Vermont needs additional housing of all types. An important piece of the puzzle is the creation of homeownership opportunities for the missing middle—buyers who don't qualify for income-restricted housing programs but can't afford market-rate homes. Philanthropy can help preserve Vermont's high homeownership rate with strategies that target middle income buyers.
On January 27th, the Vermont Community Foundation’s Insight Hub hosted a virtual event featuring the Public Assets Institute discussing its recently published State of Working Vermont 2021 report. If you missed the event, here are a few highlights of what we learned about how philanthropy can help working Vermonters:
- Philanthropy can fund research and initial data collection to inform giving and allow public policy to respond quickly to emerging trends, especially when they reveal inequities and disparities. For example, the Vermont Health Department revised its vaccination strategy in 2021 when early data showed a lag in BIPOC vaccination rates. The change in course helped correct the disparity and serves as an important example of what data can do. Private funding can help fill the research funding gap when government support lags.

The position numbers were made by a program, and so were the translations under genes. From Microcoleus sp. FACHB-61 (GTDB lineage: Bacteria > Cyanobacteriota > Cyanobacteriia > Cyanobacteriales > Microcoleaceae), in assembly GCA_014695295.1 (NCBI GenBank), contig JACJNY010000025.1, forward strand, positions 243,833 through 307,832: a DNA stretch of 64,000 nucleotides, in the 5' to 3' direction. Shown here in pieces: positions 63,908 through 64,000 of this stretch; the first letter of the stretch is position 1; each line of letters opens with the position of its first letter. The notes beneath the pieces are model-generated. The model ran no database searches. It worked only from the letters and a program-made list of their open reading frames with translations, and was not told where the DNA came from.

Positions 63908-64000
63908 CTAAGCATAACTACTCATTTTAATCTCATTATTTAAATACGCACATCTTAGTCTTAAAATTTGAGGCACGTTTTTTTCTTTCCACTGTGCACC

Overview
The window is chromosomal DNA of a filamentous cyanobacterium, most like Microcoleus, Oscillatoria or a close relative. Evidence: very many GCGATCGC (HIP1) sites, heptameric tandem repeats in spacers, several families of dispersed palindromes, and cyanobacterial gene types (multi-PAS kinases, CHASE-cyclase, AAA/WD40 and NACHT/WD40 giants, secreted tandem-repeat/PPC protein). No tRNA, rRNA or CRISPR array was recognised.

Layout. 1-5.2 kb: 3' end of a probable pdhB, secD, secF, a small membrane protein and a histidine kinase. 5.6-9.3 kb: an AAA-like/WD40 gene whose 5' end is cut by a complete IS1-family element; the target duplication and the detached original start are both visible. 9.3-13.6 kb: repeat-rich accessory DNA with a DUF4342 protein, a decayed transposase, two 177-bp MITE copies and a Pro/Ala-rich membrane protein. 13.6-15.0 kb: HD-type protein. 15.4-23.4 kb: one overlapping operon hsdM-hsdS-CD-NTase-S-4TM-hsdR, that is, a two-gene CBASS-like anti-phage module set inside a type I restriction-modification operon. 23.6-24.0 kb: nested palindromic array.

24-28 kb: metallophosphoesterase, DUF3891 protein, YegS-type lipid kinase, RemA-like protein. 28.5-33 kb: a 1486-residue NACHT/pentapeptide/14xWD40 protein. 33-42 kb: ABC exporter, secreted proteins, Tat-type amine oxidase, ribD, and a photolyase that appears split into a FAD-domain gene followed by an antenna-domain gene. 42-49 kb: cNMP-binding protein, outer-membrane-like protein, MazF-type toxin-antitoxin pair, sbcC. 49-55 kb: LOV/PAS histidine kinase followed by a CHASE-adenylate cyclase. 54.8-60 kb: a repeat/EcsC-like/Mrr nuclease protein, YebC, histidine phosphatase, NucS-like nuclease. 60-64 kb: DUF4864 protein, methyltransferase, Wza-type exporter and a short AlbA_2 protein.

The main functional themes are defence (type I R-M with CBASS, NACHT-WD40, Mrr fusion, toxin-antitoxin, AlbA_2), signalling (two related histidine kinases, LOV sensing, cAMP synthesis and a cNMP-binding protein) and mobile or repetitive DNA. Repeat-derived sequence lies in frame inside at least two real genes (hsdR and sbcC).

- Philanthropy combined with unprecedented federal aid can maintain the progress made last year to reduce child poverty and address Vermont’s opportunity gap. The pandemic gave the public a new understanding and empathy for what it means to be in crisis. The rapid rollout of pandemic aid created a “plug and play” model for administering resources quickly. These factors create a unique climate to solve a broad range of social and economic issues affecting Vermont.
- Philanthropy can lead with giving that recognizes and seeks to address inequities, especially around race. Funding for racial justice work, BIPOC business development, leadership, and community empowerment centers can help.
- Philanthropy can respond to trends exposed during the pandemic, such as the heavy toll on working parents. Robust support for childcare and economic development that grows high-wage jobs can help. So do programs that seek to help some of the most vulnerable Vermonters, including low-income single mothers. In many ways, Vermont is failing this group now, and in general needs to invest more in families.
- Dan Smith
President and CEO, Vermont Community Foundation
- Kate McCarthy
Program Officer for Grants and Community Impact, Vermont Community Foundation
- Stephanie Yu
Deputy Director, Public Assets Institute
- Julie Lowell
Policy Analyst, Public Assets Institute